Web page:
17. Sun MM, Li LH, Xie H, Ma RC, He YK: Differentially expressed genes under cold acclimation in Physcomitrella patens.

    J Biochem Mol Biol 2007, 40:986-1001. PubMed Abstract | Publisher Full Text OpenURL

  18. Xiao X, Li H, Tang C: A Silver-Staining cDNA-AFLP Protocol Suitable for Transcript Profiling in the Latex of Hevea brasiliensis (Para Rubber Tree).

    Mol Biotechnol 2009, 42:91-99. PubMed Abstract | Publisher Full Text OpenURL

  19. Van Daele I, Muylle H, Van Bockstaele E, Roldán-Ruiz I: Mapping of markers related to self-incompatibility, disease resistance, and quality traits in Lolium perenne L.

    Genome 2008, 51:644-656. PubMed Abstract | Publisher Full Text OpenURL

  20. Sarosh BR, Meijer J: Transcriptional profiling by cDNA-AFLP reveals novel insights during methyl jasmonate, wounding and insect attack in Brassica napus.

    Plant Mol Biol 2007, 64:425-438. PubMed Abstract | Publisher Full Text OpenURL

  21. Neveu C, Charvet C, Fauvin A, Cortet J, Castagnone-Sereno P, Cabaret J: Identification of levamisole resistance markers in the parasitic nematode Haemonchus contortus using a cDNA-AFLP approach.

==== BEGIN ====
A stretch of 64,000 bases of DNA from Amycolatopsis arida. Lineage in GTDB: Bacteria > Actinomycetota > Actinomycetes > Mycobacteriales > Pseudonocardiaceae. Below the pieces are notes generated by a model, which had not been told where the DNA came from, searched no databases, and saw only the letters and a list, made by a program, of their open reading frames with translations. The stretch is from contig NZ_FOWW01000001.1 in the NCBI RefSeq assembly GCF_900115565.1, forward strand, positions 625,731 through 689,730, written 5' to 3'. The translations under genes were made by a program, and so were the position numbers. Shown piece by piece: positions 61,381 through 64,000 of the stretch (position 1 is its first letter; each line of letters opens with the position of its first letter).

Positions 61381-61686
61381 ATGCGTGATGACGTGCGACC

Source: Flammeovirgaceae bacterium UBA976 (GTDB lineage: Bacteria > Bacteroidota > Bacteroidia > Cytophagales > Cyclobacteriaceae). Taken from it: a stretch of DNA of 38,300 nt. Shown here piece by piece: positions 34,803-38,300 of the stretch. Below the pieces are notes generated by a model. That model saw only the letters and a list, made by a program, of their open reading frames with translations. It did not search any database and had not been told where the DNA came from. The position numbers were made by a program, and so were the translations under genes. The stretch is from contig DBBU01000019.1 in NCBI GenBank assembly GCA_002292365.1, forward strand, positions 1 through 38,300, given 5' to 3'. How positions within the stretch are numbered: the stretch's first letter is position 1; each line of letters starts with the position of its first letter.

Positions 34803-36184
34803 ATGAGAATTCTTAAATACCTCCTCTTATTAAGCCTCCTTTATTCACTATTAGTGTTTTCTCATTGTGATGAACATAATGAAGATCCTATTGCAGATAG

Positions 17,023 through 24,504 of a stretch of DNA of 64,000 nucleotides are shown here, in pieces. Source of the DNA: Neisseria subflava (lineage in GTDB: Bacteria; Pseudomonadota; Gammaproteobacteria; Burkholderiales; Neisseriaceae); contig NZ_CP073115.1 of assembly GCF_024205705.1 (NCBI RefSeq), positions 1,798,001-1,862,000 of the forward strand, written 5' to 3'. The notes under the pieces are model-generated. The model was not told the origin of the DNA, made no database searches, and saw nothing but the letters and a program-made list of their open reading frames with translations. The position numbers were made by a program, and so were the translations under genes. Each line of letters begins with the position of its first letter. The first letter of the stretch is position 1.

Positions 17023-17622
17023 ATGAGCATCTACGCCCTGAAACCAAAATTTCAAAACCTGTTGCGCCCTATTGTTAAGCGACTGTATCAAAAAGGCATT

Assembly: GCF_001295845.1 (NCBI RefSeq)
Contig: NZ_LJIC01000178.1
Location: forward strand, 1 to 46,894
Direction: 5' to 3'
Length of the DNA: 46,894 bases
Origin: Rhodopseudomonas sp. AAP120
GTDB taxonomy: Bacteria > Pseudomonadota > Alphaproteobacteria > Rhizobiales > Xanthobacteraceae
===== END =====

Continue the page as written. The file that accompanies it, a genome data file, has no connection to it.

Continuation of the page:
Parasitology 2007, 134:1105-1110. PubMed Abstract | Publisher Full Text OpenURL

  22. Wee CW, Lee SF, Robin C, Heckel DG: Identification of candidate genes for fenvalerate resistance in Helicoverpa armigera using cDNA-AFLP.

    Insect Biochem Mol Biol 2008, 17:351-360. OpenURL

  23. Bustin SA: Quantification of mRNA using real-time reverse transcription PCR (RT-PCR): trends and problems.

    J Mol Endocrinol 2002, 29:23-39. PubMed Abstract | Publisher Full Text OpenURL

  24. Ginzinger DG: Gene quantification using real-time quantitative PCR: an emerging technology hits the mainstream.

    Exp Hematol 2002, 30:503-512. PubMed Abstract | Publisher Full Text OpenURL

  25. Paolacci AR, Tanzarella OA, Porceddu E, Ciaffi M: Identification and validation of reference genes for quantitative RT-PCR normalization in wheat.

    BMC Mol Biol 2009, 10:11. PubMed Abstract | BioMed Central Full Text | PubMed Central Full Text OpenURL

  26. Selvey S, Thompson EW, Matthaei K, Lea RA, Irving MG, Griffiths LR: Beta-actin--an unsuitable internal control for RT-PCR.

    Mol Cell Probes 2001, 15:307-311. PubMed Abstract | Publisher Full Text OpenURL

  27. Tricarico C, Pinzani P, Bianchi S, Paglierani M, Distante V, Pazzagli M, Bustin SA, Orlando C: Quantitative real-time reverse transcription polymerase chain reaction: normalization to rRNA or single housekeeping genes is inappropriate for human tissue biopsies.

    Anal Biochem 2002, 309:293-300. PubMed Abstract | Publisher Full Text OpenURL

  28. Bas A, Forsberg G, Hammarström S, Hammarström ML: Utility of the housekeeping genes 18 S rRNA, beta-actin and glyceraldehyde-3-phosphate-dehydrogenase for normalization in real-time quantitative reverse transcriptase-polymerase chain reaction analysis of gene expression in human T lymphocytes.